Arroyo Grande council votes to reverse medical marijuana ban
June 16, 2016
Less than five months after the Arroyo Grande City Council adopted an ordinance banning medical marijuana cultivation and deliveries, council members voted to allow patients to grow cannabis in the city.
Faced with a new state law, cities and counties in California had until March to adopt ordinances relating to marijuana sales and cultivation or cede control of the matter to state officials. Several cities in the county rushed to pass ordinances. Arroyo Grande adopted its marijuana cultivation ban in January.
During the January meeting, Council Member Kristen Barneich said patients could drive to a parking lot in Pismo Beach to get deliveries. A comment later condemned by the audience.
Then in February, Gov. Jerry Brown signed a bill repealing the state deadline. Some cities have since initiated the process of repealing their ordinances.
On Tuesday, the Arroyo Grande council voted in favor of an ordinance that will allow limited cultivation of marijuana. Patients will only be allowed to grow plants in detached single-family homes. Additionally, cultivation in kitchens, bathrooms, garages and occupied bedrooms will be prohibited.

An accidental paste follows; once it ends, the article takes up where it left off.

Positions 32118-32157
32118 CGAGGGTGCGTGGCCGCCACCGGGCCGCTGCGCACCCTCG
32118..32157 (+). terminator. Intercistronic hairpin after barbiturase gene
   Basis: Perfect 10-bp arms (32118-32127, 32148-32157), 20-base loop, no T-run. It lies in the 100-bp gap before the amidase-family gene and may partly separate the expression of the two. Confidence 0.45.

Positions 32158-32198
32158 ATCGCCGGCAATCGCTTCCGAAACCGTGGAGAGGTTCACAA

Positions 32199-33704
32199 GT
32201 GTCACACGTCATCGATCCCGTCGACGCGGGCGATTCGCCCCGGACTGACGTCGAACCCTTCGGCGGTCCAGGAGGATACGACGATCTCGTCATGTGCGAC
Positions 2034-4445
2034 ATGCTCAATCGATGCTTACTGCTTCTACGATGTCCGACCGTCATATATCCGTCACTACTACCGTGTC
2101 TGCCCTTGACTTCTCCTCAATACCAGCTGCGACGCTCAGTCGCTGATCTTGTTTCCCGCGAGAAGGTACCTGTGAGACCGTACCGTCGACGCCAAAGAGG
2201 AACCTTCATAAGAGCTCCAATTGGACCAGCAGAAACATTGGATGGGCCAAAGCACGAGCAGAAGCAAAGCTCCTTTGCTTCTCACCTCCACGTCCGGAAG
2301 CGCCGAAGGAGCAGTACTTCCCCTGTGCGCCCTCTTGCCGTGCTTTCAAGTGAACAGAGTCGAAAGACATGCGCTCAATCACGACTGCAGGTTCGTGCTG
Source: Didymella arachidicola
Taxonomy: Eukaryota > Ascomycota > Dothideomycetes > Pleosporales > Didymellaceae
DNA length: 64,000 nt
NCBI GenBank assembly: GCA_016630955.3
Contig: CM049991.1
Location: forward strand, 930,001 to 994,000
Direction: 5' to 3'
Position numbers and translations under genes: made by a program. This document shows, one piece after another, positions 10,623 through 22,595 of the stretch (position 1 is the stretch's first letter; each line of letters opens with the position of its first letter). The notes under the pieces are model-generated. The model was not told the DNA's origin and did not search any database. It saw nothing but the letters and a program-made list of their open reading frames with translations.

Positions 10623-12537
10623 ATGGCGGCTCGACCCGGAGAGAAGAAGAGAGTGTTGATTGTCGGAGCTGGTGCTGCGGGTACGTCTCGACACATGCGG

The ordinance also permits medical marijuana deliveries. City officials will issue marijuana delivery permits to up to three mobile dispensaries.
Delivery service drivers must be at least 21 years old, and they will be subject to background checks by Arroyo Grande police. Drivers can only deliver medical marijuana to patients’ homes.
City officials will also oversee the mobile dispensaries’ safety procedures, record-keeping, product quality and insurance.
Arroyo Grande banned both mobile and brick-and-mortar dispensaries in 2008. On Tuesday, multiple council members said they would consider lifting the ban on brick-and-mortar dispensaries. Councilman Tim Brown said he wants to wait until the conclusion of the November election to see if California voters legalize recreational marijuana.
Council members changed their mind on medical marijuana prohibition, in part, due to city residents speaking out against the recently adopted ban. Several supporters of medical marijuana spoke during a March council meeting. One of the speakers was Arroyo Grande resident Devin Ward, an ALS patient.
On Tuesday , former Arroyo Grande councilwoman and county supervisor Caren Ray spoke in favor of reversing the bans. Ray was a member of the council when it banned mobile dispensaries. She said Tuesday that vote was a mistake and society has caught up with that point.
A second reading of the new ordinance will occur on June 28. If the council adopts the ordinance, the new regulations will take affect 30 days later.